There are many great reasons to take up canning and preserving your own food. Do you want to be able to keep eating tasty fruits and vegetables from your harvest throughout the year? Then canning is a good way to do just that. Do you want to enjoy high quality food that you know is free from harmful additives? Well, canning your own harvest means you’re in control of what you put in each jar. Do you want to save a little money? Canning is like meal prepping – it can save you money and time on future meals. In fact, you could call canning the original meal prep.
The science behind canning is quite simple. You add the food mix to a jar and seal the lid. Submerge the jar in a boiling water bath and wait. The process removes excess air, which is the reason that food spoils. The escaping air creates a vacuum tight seal that keeps your food fresh, flavorful and ready to enjoy any time over the next 12 months!
The process of canning can be intimidating, but with a few tools and a little patience, you can be a canning pro in no time.
How to Can in a Pressure Cooker
When it comes to creating the boiling water bath, there are two options. For highly acidic foods, like fruit jams, salsas, or pickles, you can create the water bath in a dutch oven or high walled pot. For foods with lower acidity levels, like vegetables, poultry, or meats, you’ll want to use a pressure cooker, which can heat up to 240 degrees Fahrenheit to kill foodborne bacteria. If you’re mixing high and low acid foods, be safe and employ the trusty pressure cooker.
To begin, gather the necessary tools: tongs, a wide-mouth funnel, a jar lifter, measuring cups, and jars with 2 piece screw on lids. Don’t have these items laying around your home? You can pick up a 4 piece starter set or 6 piece canning set, and these limited edition Ball jars at your local Big R store.
Now that we have all our tools, it’s time to assemble these cans!
- Choose a delicious recipe – Find something tasty on Big R’s Pinterest page or from a canning recipe book. Canning is the perfect way to save this season’s foods, so make sure to use only the freshest produce you can find – even better if they come from your own backyard!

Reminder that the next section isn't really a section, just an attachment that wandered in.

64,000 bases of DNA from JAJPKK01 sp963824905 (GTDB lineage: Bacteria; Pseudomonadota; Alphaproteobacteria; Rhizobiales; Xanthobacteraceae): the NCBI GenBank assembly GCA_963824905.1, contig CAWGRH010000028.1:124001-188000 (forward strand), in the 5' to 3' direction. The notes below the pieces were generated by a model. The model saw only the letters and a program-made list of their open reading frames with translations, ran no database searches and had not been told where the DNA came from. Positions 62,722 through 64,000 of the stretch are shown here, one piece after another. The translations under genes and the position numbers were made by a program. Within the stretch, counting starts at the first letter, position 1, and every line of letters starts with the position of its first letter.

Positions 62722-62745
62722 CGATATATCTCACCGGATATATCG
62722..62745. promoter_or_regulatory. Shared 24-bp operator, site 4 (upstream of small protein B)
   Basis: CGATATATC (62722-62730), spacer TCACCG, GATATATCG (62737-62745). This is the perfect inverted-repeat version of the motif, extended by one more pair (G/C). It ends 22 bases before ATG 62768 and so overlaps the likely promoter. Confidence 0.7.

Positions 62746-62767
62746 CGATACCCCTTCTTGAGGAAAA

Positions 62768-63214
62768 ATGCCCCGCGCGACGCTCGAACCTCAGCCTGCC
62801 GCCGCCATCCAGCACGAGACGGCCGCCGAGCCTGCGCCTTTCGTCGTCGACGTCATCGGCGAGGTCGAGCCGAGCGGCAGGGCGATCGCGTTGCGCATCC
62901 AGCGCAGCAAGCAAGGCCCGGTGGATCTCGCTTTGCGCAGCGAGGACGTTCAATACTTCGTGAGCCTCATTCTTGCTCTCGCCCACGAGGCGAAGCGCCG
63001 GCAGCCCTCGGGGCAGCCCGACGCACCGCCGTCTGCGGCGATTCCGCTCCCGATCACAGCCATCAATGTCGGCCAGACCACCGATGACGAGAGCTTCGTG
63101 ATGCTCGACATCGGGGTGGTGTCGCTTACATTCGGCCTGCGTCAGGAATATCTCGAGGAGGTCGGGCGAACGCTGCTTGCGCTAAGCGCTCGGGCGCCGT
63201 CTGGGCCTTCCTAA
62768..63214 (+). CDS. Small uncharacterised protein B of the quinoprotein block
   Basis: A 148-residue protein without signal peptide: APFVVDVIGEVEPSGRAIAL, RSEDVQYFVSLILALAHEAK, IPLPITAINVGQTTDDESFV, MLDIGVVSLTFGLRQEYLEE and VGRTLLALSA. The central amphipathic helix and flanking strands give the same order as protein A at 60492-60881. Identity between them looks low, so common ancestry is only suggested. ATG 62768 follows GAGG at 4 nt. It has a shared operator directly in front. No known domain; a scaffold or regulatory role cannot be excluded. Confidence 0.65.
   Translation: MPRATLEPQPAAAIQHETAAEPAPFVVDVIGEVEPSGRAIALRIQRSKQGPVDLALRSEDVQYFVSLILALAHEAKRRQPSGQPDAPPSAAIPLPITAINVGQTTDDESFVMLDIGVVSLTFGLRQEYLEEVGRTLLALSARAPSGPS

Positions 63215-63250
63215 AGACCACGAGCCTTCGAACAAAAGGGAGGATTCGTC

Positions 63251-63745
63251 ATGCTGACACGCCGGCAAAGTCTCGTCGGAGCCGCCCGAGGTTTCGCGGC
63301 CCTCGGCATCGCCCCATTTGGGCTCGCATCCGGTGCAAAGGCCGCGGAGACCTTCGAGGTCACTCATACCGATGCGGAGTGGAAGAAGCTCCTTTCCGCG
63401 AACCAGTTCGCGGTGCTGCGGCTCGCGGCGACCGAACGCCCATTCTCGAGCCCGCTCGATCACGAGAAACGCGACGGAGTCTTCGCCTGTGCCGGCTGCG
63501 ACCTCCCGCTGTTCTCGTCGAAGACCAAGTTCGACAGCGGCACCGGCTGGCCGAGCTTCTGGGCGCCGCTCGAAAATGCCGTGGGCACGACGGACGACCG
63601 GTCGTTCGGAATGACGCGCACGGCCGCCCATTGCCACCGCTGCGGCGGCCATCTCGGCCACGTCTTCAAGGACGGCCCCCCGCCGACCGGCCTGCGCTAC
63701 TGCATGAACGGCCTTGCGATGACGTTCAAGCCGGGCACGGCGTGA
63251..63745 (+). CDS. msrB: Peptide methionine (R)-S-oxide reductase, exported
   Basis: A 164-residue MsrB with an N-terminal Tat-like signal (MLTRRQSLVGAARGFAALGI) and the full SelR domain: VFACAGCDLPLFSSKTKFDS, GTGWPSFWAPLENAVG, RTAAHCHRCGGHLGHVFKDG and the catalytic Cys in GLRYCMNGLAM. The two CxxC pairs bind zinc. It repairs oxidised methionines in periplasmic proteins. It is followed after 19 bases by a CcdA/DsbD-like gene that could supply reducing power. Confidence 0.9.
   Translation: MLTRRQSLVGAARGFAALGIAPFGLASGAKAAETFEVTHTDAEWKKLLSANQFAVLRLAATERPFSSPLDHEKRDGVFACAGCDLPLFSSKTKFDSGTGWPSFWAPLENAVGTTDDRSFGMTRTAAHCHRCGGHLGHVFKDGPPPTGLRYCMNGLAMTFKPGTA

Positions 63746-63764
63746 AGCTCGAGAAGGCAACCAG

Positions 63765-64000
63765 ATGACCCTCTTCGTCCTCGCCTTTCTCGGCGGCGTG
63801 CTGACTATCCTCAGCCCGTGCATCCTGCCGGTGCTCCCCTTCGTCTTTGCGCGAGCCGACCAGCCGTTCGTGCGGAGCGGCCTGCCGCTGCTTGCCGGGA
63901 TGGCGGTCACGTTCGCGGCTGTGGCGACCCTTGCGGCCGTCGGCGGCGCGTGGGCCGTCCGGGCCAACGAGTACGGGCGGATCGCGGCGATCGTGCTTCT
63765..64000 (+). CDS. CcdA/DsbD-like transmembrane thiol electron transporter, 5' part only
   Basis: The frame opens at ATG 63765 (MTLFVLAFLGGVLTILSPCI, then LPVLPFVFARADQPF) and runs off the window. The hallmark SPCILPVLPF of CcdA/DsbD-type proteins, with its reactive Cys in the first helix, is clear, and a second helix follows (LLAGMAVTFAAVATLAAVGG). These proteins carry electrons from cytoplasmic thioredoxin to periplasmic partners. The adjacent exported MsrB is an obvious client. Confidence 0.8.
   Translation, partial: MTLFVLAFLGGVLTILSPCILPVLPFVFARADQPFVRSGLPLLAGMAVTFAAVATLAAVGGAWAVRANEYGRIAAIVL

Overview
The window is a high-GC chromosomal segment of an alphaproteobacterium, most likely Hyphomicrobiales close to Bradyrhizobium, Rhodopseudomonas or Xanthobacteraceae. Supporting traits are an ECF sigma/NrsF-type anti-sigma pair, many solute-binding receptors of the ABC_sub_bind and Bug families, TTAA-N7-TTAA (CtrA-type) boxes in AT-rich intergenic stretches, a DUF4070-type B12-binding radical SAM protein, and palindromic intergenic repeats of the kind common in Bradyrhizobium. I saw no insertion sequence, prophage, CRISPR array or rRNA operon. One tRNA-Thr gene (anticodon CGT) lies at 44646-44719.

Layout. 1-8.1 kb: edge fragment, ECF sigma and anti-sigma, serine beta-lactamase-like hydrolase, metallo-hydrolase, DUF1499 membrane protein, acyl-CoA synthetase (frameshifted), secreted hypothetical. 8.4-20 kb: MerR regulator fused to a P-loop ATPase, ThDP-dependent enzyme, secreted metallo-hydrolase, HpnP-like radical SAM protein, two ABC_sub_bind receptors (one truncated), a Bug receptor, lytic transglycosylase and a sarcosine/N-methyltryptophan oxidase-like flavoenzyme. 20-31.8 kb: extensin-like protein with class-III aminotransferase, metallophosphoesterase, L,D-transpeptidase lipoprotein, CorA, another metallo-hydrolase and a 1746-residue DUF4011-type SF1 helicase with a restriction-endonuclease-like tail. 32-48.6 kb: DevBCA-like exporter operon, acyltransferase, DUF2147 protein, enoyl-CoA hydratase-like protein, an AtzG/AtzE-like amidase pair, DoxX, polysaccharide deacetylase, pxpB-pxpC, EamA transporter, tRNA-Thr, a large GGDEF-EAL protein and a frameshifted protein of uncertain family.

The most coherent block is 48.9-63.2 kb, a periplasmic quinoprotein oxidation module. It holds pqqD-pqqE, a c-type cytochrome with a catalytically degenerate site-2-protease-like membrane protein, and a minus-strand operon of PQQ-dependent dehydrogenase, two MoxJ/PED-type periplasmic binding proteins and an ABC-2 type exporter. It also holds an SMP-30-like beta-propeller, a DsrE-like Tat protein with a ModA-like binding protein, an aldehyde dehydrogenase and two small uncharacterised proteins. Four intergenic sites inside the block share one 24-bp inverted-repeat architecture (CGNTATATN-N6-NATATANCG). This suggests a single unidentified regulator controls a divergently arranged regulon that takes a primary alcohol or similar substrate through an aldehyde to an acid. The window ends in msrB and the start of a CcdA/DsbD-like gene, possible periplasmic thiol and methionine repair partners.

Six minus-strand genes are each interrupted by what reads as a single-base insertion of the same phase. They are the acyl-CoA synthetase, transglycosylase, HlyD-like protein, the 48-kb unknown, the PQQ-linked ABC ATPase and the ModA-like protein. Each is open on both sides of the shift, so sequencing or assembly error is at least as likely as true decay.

- Heat the jars – Place the jars in hot (not boiling) water until ready for use. Fill a large stockpot halfway with water, making sure to fill the jars with the hot water to prevent floating, and bring to a simmer. You’ll want to keep the jars hot until you’re ready to fill them or they’ll break when filled with hot food. You can leave the lids and bands at room temperature. TIP: To simplify this process, you can also use your dishwasher to wash and heat jars.
- 2 step filling – First, fill the pressure canner with 2 to 3 inches of water and place over the stove to simmer. Keep the water at a simmer until you add the filled jars to the pressure cooker. To fill the hot jars with your prepared food mix, use a jar lifter to remove them from the hot water bath, and use a jar funnel to slide the mix in. If needed, remove air bubbles with the bubble remover and headspace tool.
- Clean the rim and threads – Use a cloth to remove any food residue that may have made its way onto the rim. Next, seal the jars and add water to the pressure cooker, which should still have 2 to 3 inches of simmering water at the bottom.
- Start cooking – Lock the pressure cooker’s lid, but keep the vent pipe open. Once steam is steadily escaping from the vent, allow it to vent for 10 minutes to release remaining air. Now, close the vent. Adjust the heat and pounds of pressure to the amount specified on your chosen recipe.
- Cooking complete – When cooking is done, you’ll need to cool the pressure cooker down by removing it from the heat. Once the cooker naturally returns to zero, wait 10 minutes before removing the weight and unlocking the lid. Wait another 10 minutes before removing the jars from the pressure cooker. Set the jars on the counter and let them be for 12 to 24 hours.
- Check the lid – First, remove the bands from around the jar. If you cannot lift the lid with your fingertips, then the jar is successfully sealed. Store your jars in a cool, dry and dark place for up to a year. Should your lid come off with the fingertip test, not all is lost! Instead of leaving your food in your pantry, move it to the fridge.
That’s it! You are just a few easy steps away from preserving your harvest bounty and enjoying those flavors for months to come.
Here’s one of our favorite recipes for beef stew to jumpstart your canning inspiration! Rich beef chunks are in perfect harmony with tender potatoes, carrots, and celery. This recipe is courtesy of the canning superstars at Ball:
- 2 to 2-1/2 lb beef stew meat, cut into 1 1/2-inch cubes
- 1-1/2 tsp vegetable oil
- 6 cups cubed and peeled potatoes (about 6 medium)
- 4 cups sliced carrots (about 8 small)
- 1-1/2 cups chopped celery (about 3 stalks)
- 1-1/2 cups chopped onion (about 2 small)
- 3/4 tsp salt
- 1/2 tsp thyme
- 1/4 tsp pepper
- 3 (32 oz) quart jars or 7 (16 oz) pint glass jars with lids and bands
- Prep the pressure canner – Heat jars in simmering water until ready for use. Do not boil. Wash lids in warm soapy water and set bands aside.
- Brown the meat – Add the meat to oil in a large saucepot. Add vegetables and seasonings to browned meat. Cover with boiling water. Bring stew to a boil. Remove from heat.
- Fill the jars – Ladle hot stew into hot jars leaving 1 inch headspace. Remove air bubbles. Wipe rim. Center lid on jar. Apply band and adjust until fit is fingertip tight.
- Time to cook– Process the filled jars in a pressure canner at 10 pounds pressure for 1 hour and 15 minutes for pints and 1 hour and 30 minutes for quarts, adjusting for altitude. Remove jars and cool. Check lids for seal after 24 hours. Lid should not flex up and down when center is pressed.
To test your new canning skills, follow Big R on Pinterest for more delicious recipes!